Socket Preservation Procedure
Preserving the Jaw Bone after Extraction
Removal of teeth is sometimes necessary as a result of pain, infection, bone loss, or due to fracture of a tooth. The bone that holds the tooth in place (the socket) is often damaged by disease and/or infection, exacerbating the defect in the jaw following tooth extraction. In addition, when teeth are extracted, the surrounding bone and gums can shrink and recede, creating unsightly irregularities and a collapse of the lips and cheeks.
These jaw defects can create significant challenges to performing restorative dentistry whether one’s treatment involves the fabrication of dentures or placement of bridges or dental implants. Jaw deformities following tooth removal can be prevented and repaired by a procedure called socket preservation. Socket preservation can greatly improve the appearance of one’s smile and increase the probability that dental implants can be placed successfully.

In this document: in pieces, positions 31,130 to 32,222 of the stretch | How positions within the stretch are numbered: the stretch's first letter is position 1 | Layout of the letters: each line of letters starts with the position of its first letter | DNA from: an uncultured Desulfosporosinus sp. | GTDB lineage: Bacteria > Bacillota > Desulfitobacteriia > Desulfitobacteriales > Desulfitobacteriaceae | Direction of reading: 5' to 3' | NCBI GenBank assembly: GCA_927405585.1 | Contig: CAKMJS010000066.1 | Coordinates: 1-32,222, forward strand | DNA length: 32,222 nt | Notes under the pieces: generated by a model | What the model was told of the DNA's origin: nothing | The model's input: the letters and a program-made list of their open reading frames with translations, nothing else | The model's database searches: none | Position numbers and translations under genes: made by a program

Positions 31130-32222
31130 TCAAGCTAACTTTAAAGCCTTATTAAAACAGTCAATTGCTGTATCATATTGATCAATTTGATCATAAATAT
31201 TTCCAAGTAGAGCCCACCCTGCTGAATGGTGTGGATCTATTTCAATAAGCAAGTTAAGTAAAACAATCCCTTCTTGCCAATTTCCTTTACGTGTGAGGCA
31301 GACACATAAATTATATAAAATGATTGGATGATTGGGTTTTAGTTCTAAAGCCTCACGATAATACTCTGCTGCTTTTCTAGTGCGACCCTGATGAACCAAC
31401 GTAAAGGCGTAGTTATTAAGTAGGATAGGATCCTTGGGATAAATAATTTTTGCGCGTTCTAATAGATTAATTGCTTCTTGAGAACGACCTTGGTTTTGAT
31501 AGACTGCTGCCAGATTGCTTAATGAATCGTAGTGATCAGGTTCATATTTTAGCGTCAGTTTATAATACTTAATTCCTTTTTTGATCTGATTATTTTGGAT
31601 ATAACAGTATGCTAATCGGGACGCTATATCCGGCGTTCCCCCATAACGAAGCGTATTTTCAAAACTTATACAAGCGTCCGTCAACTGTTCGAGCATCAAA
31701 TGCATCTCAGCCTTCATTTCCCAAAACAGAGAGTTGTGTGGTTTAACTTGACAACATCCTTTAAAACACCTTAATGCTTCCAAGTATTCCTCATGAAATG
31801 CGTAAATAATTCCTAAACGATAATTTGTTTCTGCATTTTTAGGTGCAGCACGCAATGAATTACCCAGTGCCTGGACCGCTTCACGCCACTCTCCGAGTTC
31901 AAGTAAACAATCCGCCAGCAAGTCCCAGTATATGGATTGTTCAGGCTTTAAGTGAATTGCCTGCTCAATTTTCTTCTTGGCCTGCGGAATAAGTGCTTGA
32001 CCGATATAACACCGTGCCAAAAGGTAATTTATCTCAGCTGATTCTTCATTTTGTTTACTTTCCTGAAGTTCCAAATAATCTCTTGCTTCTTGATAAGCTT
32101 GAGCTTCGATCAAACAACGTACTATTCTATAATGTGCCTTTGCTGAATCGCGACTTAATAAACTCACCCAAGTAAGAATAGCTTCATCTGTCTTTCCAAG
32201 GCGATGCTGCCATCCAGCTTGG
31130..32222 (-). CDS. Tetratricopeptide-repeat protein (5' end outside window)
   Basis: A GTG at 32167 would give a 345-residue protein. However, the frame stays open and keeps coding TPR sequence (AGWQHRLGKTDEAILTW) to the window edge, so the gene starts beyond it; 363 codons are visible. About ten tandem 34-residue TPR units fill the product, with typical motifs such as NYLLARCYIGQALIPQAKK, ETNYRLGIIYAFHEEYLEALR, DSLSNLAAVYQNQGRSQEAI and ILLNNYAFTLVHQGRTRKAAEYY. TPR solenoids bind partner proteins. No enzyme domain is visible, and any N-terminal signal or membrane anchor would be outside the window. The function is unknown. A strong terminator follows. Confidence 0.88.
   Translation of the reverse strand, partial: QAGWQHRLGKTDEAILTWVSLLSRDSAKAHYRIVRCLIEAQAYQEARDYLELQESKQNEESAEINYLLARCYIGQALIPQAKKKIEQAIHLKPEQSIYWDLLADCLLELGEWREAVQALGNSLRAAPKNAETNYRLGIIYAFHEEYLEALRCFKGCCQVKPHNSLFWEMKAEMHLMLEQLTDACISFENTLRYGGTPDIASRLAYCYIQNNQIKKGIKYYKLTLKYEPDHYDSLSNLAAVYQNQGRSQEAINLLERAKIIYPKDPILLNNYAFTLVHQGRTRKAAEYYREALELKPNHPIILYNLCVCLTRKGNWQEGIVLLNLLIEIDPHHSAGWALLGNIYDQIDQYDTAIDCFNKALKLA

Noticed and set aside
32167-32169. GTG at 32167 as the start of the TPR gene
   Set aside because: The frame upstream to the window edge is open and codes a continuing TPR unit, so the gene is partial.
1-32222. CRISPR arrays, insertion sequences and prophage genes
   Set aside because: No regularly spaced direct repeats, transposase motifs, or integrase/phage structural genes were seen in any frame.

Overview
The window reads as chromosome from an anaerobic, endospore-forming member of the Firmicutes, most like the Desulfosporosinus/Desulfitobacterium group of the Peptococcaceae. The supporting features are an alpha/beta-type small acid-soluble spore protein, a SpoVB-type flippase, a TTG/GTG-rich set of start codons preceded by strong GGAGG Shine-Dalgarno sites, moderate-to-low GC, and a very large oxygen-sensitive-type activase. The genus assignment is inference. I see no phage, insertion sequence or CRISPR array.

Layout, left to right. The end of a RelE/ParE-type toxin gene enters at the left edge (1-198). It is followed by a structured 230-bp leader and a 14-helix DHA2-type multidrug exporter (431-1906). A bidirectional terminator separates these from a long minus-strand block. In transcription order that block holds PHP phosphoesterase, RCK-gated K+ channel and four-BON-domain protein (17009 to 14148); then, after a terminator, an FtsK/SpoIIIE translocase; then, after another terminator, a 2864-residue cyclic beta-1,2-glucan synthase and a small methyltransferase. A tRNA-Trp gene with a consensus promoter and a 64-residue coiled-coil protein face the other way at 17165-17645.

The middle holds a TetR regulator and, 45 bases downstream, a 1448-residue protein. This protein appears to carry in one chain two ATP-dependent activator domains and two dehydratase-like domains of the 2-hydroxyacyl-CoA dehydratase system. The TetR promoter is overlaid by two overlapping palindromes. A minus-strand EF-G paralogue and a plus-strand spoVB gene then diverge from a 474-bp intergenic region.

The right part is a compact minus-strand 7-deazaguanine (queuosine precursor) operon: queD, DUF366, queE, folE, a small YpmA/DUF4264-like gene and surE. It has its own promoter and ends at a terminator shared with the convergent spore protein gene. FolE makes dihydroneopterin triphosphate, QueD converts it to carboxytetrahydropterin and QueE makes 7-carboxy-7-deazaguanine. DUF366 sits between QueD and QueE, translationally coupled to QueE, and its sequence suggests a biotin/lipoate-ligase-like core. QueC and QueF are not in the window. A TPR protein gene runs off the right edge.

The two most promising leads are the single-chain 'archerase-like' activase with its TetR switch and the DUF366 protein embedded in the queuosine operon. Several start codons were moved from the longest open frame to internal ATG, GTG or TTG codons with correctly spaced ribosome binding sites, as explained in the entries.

Several techniques can be used to preserve the bone and minimize bone loss following tooth extraction. A frequently used method involves filling the socket with bone or bone substitute after the tooth is removed. The site is then covered with artificial membrane, or tissue, which encourages and enhances the body’s natural ability to repair the socket. The gum tissue is then sutured to protect the socket preservation procedure. With this method, the socket is able to heal while eliminating shrinkage and collapse of the surrounding gum and facial tissues. The bone which is thereby encouraged to newly form in the socket, will also provide a foundation for an implant to be placed to replace the tooth. A socket preservation procedure is particularly considered when the front teeth are being replaced, and where esthetics are especially important.